2009 Digital Access Online (low budget) Winner
Sally Booth is a visually impaired artist and her website was born out of her own frustration with the inaccessibility of other websites, particularly arts websites. Her website exude accessibility and challenges the negative impression that anything to do with disability has got to be at the expense of an aesthetically pleasing design and utilitarian.
Her website presents aspects of her work, including information of practice, projects and residences. It incorporates a mixture of text, audio description, subtitles, British Sign Language and moving pictures. The website is more accessible and attempts to be more inclusive than the sites of many arts and disability organisations.
The text is in a clean, simple format using a sans serif black typeface on soft white. Font and layout can be adjusted by the user. The choice of black, white and red throughout the site gives good contrast and legibility, and a feeling of warmth quie unusual in websites. Lyrical soundtrack text is used to give an evocation of moving images on the screen, subtitles are included on the various films and BSL is interpreted by a respected arts sector interpreter. All of these facilities can be accessed easily through on screen icons which appear on the pages for which they are available.
Sally’s priority throughout the site is to maximise accessibility whilst not sacrificing good design and aesthetics. This project is a great example of a creative approach to making websites accessible and user friendly for all visitors as well as an example of good practice for arts organisations. The project began in planning in 2005 and was in regular use by 2008. Its initial funding grant of £1,500 from Action for Blind People has been supplemented twice by Sally to the tune of another £1,500.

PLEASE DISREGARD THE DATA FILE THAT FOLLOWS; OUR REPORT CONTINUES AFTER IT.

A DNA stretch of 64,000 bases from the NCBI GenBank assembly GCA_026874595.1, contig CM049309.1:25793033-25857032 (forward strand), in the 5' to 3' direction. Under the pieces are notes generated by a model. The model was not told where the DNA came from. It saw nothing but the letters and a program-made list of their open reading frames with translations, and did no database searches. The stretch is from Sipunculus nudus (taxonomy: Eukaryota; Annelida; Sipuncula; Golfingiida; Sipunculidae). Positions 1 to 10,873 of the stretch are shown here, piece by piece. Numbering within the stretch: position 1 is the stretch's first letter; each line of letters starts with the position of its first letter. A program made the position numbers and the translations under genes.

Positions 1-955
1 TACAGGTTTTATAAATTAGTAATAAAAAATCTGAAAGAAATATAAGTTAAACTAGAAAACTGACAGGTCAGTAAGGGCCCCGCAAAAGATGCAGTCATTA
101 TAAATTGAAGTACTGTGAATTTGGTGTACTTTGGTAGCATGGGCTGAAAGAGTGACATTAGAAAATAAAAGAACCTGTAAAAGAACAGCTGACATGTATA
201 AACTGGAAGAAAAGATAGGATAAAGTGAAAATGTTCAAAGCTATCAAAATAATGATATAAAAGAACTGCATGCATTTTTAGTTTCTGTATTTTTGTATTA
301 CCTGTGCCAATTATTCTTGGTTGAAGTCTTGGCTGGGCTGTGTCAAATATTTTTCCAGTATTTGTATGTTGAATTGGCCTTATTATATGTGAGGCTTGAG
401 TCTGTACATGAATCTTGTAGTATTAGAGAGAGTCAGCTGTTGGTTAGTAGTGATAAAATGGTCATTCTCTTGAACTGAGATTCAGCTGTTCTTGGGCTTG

Sally Booth is an individual visual artist working in a variety of media including drawing, painting, digital photography and printmaking. She has exhibited her work in the UK and Japan. Being visually impaired has been a significant factor in the development of her art practice and professional career. Her own work reflects an engagement with visibility, clarity and the act of seeing. Attention to accessibility extends to creating sloping displays of her work which can easily be viewed by wheelchair users.
She also runs arts workshops with adults and children, has a background in arts management and has a particular interest in working with disabled and deaf people to enable access to the arts.
This project has been disabled led from the start. Sally has used her experience and contacts with people in the disability arts field to get advice. Other disabled artists have shared their experiences of poor access and at all stages disabled people were intensively consulted on aspects of presentation of content, navigation access techniques and design.
“It has been said since the beginning of the web that accessibility kills creativity in web design: I’m not surprised that it has taken a visually impaired person to discredit this proposition. In her work, Sally Booth demonstrates creative adventure with comprehensive accessibility. If penniless artists can do so well, why not cultural organisations?”
Kevin Carey, Chair RNIB and member of the Digital Inclusion Taskforce
This is very much a ‘live’ project, and is constantly being refined and developed. Future development of the site would include reorganisation of the films to ease access, compilation of an ‘easy read’ page with examples of each section for people with learning disabilities, and development of a gallery section which would have the option of a short or more in depth description of works.